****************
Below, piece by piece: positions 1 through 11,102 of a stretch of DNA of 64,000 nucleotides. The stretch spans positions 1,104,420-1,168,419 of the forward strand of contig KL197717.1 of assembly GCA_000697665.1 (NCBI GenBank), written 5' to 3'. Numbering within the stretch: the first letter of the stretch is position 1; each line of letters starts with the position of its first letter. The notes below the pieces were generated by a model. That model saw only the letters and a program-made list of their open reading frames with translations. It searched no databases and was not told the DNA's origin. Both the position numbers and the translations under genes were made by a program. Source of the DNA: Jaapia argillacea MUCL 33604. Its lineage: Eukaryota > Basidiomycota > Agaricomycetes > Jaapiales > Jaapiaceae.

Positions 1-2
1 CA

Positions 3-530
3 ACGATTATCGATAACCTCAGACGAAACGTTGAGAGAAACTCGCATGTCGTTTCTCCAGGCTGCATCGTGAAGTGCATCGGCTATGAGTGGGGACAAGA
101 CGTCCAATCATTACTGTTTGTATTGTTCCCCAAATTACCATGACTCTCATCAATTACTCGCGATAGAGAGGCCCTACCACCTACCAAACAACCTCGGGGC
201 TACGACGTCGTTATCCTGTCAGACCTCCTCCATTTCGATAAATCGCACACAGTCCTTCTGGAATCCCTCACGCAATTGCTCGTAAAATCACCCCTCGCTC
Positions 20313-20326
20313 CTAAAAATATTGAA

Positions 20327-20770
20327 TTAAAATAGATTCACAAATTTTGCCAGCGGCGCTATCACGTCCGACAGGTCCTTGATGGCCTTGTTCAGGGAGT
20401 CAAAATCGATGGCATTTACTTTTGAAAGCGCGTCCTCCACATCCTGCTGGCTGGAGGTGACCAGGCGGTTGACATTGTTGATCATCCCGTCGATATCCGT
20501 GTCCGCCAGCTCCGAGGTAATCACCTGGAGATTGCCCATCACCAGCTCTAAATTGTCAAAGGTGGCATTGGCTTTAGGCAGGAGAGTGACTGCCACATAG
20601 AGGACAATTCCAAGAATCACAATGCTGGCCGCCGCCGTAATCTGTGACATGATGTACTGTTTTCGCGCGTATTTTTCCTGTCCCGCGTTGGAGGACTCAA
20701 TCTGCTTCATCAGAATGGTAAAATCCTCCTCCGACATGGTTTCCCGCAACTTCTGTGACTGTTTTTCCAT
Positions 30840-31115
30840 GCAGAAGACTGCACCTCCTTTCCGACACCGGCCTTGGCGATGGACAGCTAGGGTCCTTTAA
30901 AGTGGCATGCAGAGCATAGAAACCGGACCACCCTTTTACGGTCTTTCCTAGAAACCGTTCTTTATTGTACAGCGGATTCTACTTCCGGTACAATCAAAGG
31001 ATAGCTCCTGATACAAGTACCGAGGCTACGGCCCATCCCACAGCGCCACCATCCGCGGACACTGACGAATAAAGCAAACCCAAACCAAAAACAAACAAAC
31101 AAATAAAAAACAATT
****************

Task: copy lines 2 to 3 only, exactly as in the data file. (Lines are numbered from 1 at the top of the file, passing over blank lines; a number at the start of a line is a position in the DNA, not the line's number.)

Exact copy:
Positions 1-2
1 CA